New research at the Univ. of Arkansas (U of A) reveals a novel magnetoelectric effect that makes it possible to control magnetism with an electric field.
The novel mechanism may provide a new route for using multiferroic materials for the application of RAM (random access memories) in computers and other devices, such as printers.
An international research team, led by U of A physicists, reported its findings in an article appearing in Physical Review Letters.
The researchers studied a new predicted state of the multiferroic bismuth ferrite, a compound that can change its electrical polarization when under a magnetic field or magnetic properties when under an electric field. Because of these effects, bismuth ferrite interests researchers who want to design novel devices—based on magnetoelectric conversion.
The coupling mechanism in bismuth ferrite between magnetic order and electrical polarization order is required for this phenomenon to be clearly understood, said Yurong Yang, a research asst. prof. of physics in the J. William Fulbright College of Arts and Sciences.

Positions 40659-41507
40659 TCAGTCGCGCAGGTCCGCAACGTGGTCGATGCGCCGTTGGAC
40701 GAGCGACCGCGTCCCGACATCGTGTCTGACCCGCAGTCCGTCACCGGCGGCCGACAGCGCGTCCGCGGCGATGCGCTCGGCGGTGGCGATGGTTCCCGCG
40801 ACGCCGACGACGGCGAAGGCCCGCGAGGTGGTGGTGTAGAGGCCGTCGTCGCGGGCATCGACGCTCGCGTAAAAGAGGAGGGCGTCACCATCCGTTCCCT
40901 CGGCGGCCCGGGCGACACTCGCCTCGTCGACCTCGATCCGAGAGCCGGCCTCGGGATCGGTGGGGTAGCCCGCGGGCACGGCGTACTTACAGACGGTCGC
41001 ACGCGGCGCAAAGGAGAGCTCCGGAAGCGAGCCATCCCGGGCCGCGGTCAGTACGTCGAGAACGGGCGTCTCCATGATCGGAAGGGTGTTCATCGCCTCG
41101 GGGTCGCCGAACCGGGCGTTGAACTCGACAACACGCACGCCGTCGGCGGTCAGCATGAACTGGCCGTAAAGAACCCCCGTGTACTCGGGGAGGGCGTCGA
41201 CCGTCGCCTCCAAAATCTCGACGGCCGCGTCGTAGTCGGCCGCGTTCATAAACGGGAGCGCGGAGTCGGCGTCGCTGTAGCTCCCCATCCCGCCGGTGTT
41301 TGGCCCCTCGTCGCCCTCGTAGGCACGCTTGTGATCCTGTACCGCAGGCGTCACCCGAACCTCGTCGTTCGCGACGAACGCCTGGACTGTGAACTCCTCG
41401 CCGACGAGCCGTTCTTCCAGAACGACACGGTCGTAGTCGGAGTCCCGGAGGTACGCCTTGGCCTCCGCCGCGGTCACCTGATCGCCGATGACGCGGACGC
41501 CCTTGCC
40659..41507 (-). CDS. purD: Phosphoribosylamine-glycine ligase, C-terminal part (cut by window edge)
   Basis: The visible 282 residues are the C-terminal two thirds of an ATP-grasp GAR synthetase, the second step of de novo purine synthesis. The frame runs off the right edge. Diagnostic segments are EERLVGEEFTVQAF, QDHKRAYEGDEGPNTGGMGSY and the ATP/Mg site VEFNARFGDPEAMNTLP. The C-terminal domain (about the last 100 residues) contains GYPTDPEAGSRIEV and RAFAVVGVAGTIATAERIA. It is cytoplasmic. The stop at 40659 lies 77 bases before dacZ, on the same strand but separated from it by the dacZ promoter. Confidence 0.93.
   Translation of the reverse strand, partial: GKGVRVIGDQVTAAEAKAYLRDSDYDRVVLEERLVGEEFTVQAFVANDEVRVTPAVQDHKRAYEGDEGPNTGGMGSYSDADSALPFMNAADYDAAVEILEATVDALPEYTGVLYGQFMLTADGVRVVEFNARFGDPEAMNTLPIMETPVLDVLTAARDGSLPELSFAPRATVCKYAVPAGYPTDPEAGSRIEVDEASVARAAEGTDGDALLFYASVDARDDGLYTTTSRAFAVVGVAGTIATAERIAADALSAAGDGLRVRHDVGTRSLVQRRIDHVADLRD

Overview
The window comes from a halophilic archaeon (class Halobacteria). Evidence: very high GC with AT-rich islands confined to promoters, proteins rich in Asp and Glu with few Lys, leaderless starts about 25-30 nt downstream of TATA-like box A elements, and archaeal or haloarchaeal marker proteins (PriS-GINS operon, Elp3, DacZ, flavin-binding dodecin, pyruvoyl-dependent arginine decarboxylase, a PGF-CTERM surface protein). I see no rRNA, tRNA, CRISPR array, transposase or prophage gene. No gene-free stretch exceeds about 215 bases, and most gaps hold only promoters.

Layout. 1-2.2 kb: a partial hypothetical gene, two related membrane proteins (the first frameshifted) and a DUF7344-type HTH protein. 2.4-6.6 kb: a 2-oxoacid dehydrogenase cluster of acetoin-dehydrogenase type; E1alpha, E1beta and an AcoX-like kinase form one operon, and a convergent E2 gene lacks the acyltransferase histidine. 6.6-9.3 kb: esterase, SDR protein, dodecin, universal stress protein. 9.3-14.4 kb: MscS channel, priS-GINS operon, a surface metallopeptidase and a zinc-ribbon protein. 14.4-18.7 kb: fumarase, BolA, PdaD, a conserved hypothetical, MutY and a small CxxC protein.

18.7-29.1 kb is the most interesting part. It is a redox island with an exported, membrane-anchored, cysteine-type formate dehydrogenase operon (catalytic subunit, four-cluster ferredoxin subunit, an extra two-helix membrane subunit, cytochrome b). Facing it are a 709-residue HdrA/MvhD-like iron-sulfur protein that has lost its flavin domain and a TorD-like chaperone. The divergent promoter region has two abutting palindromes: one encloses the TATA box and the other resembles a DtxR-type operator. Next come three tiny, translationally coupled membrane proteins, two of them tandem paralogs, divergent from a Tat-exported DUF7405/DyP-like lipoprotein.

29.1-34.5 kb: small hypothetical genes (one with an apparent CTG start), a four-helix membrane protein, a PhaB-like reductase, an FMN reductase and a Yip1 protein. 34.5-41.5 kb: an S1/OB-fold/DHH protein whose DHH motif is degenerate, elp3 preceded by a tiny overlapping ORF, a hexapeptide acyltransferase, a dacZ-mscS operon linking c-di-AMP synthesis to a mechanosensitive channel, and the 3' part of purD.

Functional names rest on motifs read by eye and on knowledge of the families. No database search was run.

“We discovered an unknown magnetoelectric switching mechanism,” Yang said. “In this mechanism, the magnetic order and electrical polarization are not coupled directly, they are coupled with oxygen octahedral tilting, respectively. The switching polarization by electric field leads to the change of the sense of the rotation of oxygen octahedral, which in turn induces the switching of the magnetic order.
“These two couplings are governed by an interaction between three different physical quantities, called ‘tri-linear coupling,’” he said. “In contrast with the trilinear-coupling effects in the literature, the new coupling involves a large polarization and thus can be easily tuned by an electric field.”
Source: Univ. of Arkansas